Cruce Tectum

Cruce tectum, hidden under the cross, a blog for Epiphany Lutheran Church, Dorr, Michigan

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Location: Moscow, Idaho

Saturday, December 01, 2007

The Two Natures in Christ

Pastor’s Window for December, 2007

The Two Natures in Christ

Beloved in Christ, as we observe the Season of Advent and as Christmas rapidly approaches, this is a good time to pause and consider an important aspect of our Lord’s incarnation: The Two Natures in Christ. The word “incarnation” refers to the coming of God the Son into our flesh. As Lutherans, we confess the historic Christian faith that Jesus Christ has two natures, divine and human. He is not two Christs, one divine and one human, but one Christ with two natures. He is fully God and He is fully human in the one person of Jesus Christ.

That is what we confess in the Catechism when we say along with Luther, “I believe that Jesus Christ, true God, begotten of the Father from eternity, and also true man, born of the Virgin Mary, is my Lord” (Small Catechism, Second Article of the Apostles’ Creed). We confess the two natures in the Apostles’ Creed when we say, “who was conceived by the Holy Spirit, born of the virgin Mary,” and in the Nicene Creed, “the only-begotten Son of God, begotten of His Father before all worlds… and was incarnate by the Holy Spirit of the virgin Mary and was made man.” The Athanasian Creed goes into great detail about the two natures in Christ. You can find the Athanasian Creed on pp. 319-20 of Lutheran Service Book (see especially page 320). “Therefore, it is the right faith that we believe and confess that our Lord Jesus Christ, the Son of God, is at the same time both God and man.”

Why is the article on the two natures so important for Christians to believe and confess? Our Lord had to be true man for two reasons: To fulfill the Law of God in our place and to suffer and die as payment for our sin. In order for our fallen human nature to be restored, it was necessary that our Savior fully take on our human flesh and in that flesh live the perfect life we cannot live, satisfying the demands of the Law for us. This is Jesus’ active obedience, which He rendered to God on our behalf. “For as by one man’s [Adam’s] disobedience the many were made sinners, so by the one man’s [Jesus’] obedience the many will be made righteous” (Rom. 5:19; ESV). But our Lord also had to suffer and die on our behalf as the penalty for our sins. In order to die for humanity, Jesus had to be human, both to qualify as our substitute and because God cannot die unless He takes on flesh. Jesus had to be human to shed His blood for us, for “without the shedding of blood there is no forgiveness” (Heb. 9:22). This is Jesus’ passive obedience on our behalf. By His holy, precious blood and His innocent suffering and death as the God-Man, Jesus destroys death and the devil. “Since therefore the children share in flesh and blood, he himself likewise partook of the same things, that through death he might destroy the one who has the power of death, that is, the devil” (Heb. 2:14).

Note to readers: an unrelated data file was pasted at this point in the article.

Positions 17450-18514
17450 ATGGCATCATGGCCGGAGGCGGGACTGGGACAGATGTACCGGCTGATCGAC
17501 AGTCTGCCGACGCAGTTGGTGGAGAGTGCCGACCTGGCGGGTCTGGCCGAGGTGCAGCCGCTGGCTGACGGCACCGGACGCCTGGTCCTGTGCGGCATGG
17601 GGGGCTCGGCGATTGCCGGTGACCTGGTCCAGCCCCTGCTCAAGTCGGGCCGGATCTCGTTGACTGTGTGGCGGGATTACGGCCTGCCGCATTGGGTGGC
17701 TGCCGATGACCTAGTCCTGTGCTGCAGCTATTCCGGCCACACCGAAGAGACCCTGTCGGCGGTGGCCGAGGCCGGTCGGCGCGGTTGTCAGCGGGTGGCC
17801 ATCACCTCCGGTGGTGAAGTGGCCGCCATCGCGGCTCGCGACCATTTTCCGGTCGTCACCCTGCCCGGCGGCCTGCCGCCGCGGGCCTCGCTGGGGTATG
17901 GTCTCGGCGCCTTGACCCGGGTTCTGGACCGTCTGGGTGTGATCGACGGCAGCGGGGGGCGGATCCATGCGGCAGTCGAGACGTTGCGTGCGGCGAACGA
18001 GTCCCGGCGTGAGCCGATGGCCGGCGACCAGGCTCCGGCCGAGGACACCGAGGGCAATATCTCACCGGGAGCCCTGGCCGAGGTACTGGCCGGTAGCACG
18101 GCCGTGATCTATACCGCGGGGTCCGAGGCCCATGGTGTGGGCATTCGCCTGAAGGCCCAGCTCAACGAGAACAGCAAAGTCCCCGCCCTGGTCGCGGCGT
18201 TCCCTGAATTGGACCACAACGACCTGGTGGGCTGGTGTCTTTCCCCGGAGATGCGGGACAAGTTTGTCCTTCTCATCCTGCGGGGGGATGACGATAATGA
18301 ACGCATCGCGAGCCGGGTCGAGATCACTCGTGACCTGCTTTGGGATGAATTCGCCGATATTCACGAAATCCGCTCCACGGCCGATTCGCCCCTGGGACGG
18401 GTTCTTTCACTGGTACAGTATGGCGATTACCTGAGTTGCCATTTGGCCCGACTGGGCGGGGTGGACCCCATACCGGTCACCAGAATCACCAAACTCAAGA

But Jesus also had to be fully God. “For in him the whole fullness of deity dwells bodily” (Col. 2:9). Jesus had to be true God because “A mere man, be he sinner or saint, could never have redeemed us. A sinner cannot save himself, much less can he save another; a perfect saint, if there were such, would indeed be saved, but he would have no superfluous merit, which he could pass on to some one else” (Edward W. A. Koehler, A Summary of Christian Doctrine [St. Louis: Concordia, 1939] p. 94). “Truly no man can ransom another, or give to God the price of his life” (Ps. 49:7). Jesus had to be true God so that His sin-atoning work could be sufficient for the whole world, and not just for Himself. “Only God could render full satisfaction to God” (Koehler). Man could never do it. The fact that God has taken it upon Himself to reconcile us gives us full assurance that our reconciliation, redemption, forgiveness, and peace are fully accomplished. The proof is in Jesus’ resurrection from the dead. His resurrection is the evidence that He has destroyed sin, death, and the devil forever. In fact, the resurrection is God’s stamp of approval on Jesus’ sin-atoning work. The curse of Eden has been reversed. Jesus is the firstfruits of the resurrection. All who are united to Him by Baptism and faith will likewise rise from the dead on the Last Day. His victory is your victory!

The coming of the Son of God in the flesh for the redemption of all humanity is what Christmas is all about. That is what the angels meant when they sang of “peace on earth” (unlike what most of our Christmas cards mean, cf. Luke 2:14). Our peace has come to earth in the person of the Babe of Bethlehem, true God wrapped in flesh and swaddling cloths, lying in a manger. He is our peace because, as the one mediator between God and men, the Man, Christ Jesus (1 Tim. 2:5), He gives us justification by faith and peace with God (Rom. 5:1).

A blessed Advent and Christmas. I hope to see all of you at our special Advent and Christmas services.

Pastor Krenz

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